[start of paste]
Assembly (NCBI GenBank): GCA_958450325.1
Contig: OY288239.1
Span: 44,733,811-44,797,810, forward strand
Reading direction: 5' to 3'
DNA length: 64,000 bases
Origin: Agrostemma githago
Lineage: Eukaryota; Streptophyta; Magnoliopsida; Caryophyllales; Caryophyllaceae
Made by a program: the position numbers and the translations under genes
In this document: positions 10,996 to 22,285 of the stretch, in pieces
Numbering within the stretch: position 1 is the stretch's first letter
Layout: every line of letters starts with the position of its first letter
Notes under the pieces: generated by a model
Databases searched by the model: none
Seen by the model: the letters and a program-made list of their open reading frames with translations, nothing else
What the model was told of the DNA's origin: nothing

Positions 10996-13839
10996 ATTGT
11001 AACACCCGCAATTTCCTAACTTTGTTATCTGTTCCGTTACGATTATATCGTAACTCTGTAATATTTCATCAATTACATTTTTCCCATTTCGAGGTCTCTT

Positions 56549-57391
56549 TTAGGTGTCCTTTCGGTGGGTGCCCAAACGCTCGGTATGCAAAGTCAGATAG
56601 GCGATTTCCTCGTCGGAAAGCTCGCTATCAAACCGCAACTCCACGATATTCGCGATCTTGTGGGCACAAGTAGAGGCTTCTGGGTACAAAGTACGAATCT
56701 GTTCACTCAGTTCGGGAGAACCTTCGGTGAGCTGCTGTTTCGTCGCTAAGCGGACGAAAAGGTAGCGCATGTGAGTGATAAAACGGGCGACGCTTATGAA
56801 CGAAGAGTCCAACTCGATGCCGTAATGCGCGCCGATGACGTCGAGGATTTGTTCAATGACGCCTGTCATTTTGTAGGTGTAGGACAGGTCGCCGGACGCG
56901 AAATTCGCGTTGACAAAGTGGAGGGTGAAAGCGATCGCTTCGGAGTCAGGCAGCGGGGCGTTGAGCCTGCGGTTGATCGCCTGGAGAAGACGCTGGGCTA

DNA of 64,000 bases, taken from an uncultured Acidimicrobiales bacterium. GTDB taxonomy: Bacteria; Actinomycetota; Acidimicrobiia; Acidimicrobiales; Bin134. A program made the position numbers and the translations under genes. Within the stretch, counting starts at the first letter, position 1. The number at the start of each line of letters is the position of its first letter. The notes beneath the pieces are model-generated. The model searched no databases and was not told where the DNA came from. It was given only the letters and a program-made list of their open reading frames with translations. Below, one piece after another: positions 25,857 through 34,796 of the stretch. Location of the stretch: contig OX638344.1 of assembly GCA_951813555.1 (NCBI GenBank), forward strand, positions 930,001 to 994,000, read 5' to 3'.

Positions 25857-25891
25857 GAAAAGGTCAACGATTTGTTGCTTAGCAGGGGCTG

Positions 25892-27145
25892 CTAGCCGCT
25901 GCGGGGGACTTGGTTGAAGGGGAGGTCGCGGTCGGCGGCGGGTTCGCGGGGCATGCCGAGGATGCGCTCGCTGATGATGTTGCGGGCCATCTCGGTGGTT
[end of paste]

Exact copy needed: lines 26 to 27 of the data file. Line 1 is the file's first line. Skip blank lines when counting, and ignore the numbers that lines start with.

Positions 25857-25891
25857 GAAAAGGTCAACGATTTGTTGCTTAGCAGGGGCTG